The Role of Computed Tomographic Angiography in Predicting Left Anterior Descending Artery Graftability When Catheter Angiography is Inconclusive

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Graftability of the left anterior descending artery (LAD) has important prognostic value for coronary artery bypass graft (CABG) surgery. However, with a chronic total occlusion (CTO) of the LAD, invasive coronary angiography (ICA) may be insufficient to determine its graftability. We evaluated the role of coronary computed tomographic angiography (CTA) in the assessment of CTO and LAD graftability when the distal vessel segment was incompletely visualized by ICA.

Materials and Methods:

We enrolled 31 patients with equivocal eligibility for CABG due to CTO of the LAD with poor distal flow defined by ICA. Patients with LAD diameters ≥1.5 mm by CTA underwent CABG surgery, and the vessel diameter was reassessed intraoperatively.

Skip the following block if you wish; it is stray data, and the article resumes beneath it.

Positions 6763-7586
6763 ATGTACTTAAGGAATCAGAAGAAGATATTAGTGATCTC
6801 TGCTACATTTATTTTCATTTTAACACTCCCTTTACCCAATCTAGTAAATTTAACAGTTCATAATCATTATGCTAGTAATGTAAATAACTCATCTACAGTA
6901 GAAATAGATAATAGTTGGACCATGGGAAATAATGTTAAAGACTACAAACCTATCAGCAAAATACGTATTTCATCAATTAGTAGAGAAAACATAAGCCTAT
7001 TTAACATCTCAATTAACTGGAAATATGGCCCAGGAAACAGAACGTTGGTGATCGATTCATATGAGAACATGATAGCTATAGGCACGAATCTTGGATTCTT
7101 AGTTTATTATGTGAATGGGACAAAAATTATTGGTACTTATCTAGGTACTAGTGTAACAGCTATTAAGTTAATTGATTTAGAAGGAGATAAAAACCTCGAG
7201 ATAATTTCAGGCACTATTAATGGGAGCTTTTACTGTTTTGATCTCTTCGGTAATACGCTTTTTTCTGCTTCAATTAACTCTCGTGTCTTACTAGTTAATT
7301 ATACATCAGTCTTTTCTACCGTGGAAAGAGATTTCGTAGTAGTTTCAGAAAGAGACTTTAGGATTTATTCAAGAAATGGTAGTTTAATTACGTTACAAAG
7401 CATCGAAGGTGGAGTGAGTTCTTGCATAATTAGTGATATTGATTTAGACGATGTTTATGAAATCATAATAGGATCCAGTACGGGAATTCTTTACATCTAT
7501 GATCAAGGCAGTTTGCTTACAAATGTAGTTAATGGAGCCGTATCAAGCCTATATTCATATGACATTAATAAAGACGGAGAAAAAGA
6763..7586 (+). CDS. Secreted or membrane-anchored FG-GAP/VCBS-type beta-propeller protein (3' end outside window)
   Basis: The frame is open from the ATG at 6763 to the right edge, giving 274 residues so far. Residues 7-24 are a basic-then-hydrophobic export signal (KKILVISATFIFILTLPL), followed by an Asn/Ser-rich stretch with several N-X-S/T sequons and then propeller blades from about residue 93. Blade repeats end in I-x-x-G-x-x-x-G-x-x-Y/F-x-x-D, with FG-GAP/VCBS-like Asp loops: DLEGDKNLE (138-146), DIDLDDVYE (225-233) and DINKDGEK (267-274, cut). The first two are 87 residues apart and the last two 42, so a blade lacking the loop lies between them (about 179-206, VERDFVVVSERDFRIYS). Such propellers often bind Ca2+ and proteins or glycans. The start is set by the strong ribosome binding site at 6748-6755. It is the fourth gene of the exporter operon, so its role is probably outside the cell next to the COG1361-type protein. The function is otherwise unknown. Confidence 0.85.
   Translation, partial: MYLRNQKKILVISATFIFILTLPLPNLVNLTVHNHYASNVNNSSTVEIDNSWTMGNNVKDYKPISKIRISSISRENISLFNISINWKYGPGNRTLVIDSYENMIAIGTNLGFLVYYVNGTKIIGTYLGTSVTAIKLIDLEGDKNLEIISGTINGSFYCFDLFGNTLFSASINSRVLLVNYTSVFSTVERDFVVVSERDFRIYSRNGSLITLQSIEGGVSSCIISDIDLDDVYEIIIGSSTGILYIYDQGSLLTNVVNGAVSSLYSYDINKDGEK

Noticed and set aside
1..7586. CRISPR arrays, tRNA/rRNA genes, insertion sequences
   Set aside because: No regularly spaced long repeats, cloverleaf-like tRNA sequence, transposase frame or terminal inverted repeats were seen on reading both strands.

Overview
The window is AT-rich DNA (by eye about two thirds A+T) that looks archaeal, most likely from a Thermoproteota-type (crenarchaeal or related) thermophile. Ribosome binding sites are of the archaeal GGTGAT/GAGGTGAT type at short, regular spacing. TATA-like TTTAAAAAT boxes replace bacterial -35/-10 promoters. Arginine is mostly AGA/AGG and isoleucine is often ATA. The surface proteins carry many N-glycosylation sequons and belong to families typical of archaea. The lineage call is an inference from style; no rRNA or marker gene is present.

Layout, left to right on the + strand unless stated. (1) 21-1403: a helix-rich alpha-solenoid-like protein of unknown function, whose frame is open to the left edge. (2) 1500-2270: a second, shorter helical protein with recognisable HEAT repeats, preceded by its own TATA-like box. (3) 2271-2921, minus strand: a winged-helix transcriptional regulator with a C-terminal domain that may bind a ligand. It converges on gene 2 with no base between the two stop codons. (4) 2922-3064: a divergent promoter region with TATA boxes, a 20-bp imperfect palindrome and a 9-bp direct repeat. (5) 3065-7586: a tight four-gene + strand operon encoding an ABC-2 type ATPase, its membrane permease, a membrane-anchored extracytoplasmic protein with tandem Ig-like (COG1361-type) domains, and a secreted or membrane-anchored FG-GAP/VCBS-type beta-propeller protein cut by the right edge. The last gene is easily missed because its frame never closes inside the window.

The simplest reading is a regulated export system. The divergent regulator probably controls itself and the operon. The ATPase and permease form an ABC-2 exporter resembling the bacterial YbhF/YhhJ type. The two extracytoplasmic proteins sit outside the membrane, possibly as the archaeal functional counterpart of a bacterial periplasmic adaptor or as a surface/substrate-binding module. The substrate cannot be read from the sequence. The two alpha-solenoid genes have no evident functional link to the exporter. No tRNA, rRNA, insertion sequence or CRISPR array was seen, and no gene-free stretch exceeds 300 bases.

The mean age was 54±14 years. Seven patients (23%) had suitable LAD targets on CTA and underwent successful CABG. Another 24 patients (77%) had nongraftable LADs. Patients with a graftable LAD showed no significant difference between mean LAD diameter measured by CTA and during surgery (1.6±0.3 vs. 1.5±0.3 mm, P=0.21). The preoperative left ventricular ejection fraction was not significantly different between groups (35%±8% vs. 35%±7%, P=0.2). However, after a mean follow-up of 21±7 months, left ventricular ejection fraction was significantly higher in vascularized patients (41%±5.8% vs. 34%±8%, P=0.01, respectively). Six of 7 patients had patent LAD grafts on CTA at 1-year follow-up.


CTA may provide valuable information about chronically occluded LAD size and graftability when ICA is inconclusive.

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